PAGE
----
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Thursday, August 31, 2006

Mitsubishi Electric Develops Deblurring Flutter Shutter Camera

By Karen M. Cheung, Digital Camera Info

August 30, 2006—Following this month’s 33rd Annual Siggraph Conference in Boston, MA, a research team at Mitsubishi Electric is catching the attention of camera manufacturers for their photo motion deblurring technology, called a flutter shutter camera.

The flutter shutter camera is a modified camera that can capture moving objects at an exposure time of over 50 milliseconds, like high speed motion cameras. Using a coded exposure sequence, the new flutter shutter camera could recover text from a speeding car and sharpen images, according to the researchers.

Introduced in early August, three Mitsubishi Electric researchers presented the abstract, “Coded Exposure Photography: Motion Deblurring using Fluttered Shutter” at the largest computer and graphics conference, Siggraph. After one year of research development, Mitsubishi Electric Research Lab (MERL) senior researcher Ramesh Raskar, MERL visiting researcher Amit Agrawal, and Northwestern University computer science assistant professor Jack Tumblin launched the new prototype with the goal of deblurring photos....


Posted by: MIKE JOHNSTON, with thanks to Adam McA.


Anonymous Anonymous said...

These are interesting developments. Perhaps before long, we'll choose any old aperture and any old speed (or maybe cameras will only offer one of each), point-and-click in the general direction of the action, and then extract the desired the photo later with software.

Here's a similar scheme for placing focus in the plane of your choice after the exposure. I think this was once posted on LL.

And here's a different approach for achieving much the same purpose.

The Mitsubishi researchers might be taken more seriously if the apply their deconvolution method to a blurry photo of a moving box of Crayons. ;-)

10:33 AM  
Anonymous Anonymous said...

Interesting technology. However, I see some limitations that will keep it from showing up in normal cameras:
1. It needs a high-speed leaf shutter - no focal-plane shutter is fast enough (you would have to fire and recock the shutter many times during a 1/30s exposure). Electronic shutters will also not work, due to the need to continue exposing the sensor over multiple periods during the exposure.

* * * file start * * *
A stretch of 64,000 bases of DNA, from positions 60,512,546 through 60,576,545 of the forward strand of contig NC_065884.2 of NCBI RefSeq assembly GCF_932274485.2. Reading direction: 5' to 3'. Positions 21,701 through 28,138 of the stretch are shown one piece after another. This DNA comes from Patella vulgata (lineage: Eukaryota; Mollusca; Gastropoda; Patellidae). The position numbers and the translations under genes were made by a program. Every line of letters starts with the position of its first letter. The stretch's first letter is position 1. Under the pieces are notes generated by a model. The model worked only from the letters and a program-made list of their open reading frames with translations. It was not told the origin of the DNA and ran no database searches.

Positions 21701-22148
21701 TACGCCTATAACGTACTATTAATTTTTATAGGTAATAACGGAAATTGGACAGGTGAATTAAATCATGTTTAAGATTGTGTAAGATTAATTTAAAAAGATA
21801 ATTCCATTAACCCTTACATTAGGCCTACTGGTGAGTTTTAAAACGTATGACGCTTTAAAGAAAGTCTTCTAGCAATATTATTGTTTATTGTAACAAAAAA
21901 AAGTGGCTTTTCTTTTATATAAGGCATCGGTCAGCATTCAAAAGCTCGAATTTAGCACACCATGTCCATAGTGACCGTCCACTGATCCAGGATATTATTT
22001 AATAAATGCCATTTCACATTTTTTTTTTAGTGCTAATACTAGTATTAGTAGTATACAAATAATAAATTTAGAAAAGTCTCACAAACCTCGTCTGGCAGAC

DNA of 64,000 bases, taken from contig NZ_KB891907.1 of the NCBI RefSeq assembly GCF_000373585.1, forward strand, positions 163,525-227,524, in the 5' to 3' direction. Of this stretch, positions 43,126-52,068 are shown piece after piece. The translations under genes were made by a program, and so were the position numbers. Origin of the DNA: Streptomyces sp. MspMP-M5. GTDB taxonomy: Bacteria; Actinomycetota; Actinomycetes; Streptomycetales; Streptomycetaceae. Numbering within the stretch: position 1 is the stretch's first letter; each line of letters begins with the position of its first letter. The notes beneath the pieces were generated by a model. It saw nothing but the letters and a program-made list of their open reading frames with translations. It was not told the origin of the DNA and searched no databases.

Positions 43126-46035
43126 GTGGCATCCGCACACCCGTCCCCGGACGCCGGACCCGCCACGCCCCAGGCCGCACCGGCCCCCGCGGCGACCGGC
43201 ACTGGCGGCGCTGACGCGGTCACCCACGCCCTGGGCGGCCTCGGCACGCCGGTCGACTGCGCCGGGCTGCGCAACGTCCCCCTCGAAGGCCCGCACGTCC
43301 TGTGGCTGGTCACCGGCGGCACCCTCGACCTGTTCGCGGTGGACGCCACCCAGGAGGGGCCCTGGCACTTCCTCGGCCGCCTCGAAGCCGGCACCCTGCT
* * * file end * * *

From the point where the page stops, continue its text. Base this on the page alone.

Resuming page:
2. It will dramatically increase the wear on the shutter mechanism, shortening the life of the camera body. (20+ shutter actuations/exposure would turn an ultra-durable 1 million actuation shutter into a 50,000 exposure shutter.)

I can see this being used in very expensive cameras like those used in satellite imagery or in fixed-lens digicams (which often use the aperture as a leaf shutter, and the small apertures used make it possible to open and close the shutter quickly.), but I don't think it will show up in SLRs or any affordable large-chip camera.

12:03 PM  
Blogger Adam McAnaney said...


I don't think the camera uses a physical shutter. If you look at the picture from the PowerPoint slide at the bottom of the article, it looks like works a little differently. Some sort of filter seems to be mounted in front of the lens. This filter is presumably made of some sort of material that changes opacity depending on electrical current. In other words it seems like to flip back and forth between a powerful ND filter and a transparent glass filter depending on electrical signals. The actual physical camera shutter is probably left open the whole time (in Bulb mode). Accordingly, this shouldn't cause excessive where on the shutter mechanism. It may, however, be necessary to replace the "flutter shutter filter" every so often. (Obviously I have no idea whether these things wear out!)

Best regards,

3:23 PM  
Anonymous Anonymous said...

No more tripods!

1:26 AM  
Anonymous Anonymous said...

Mitsubishi owns Nikon. Wonder why they used a Canon camera for this experiment.

4:18 AM  

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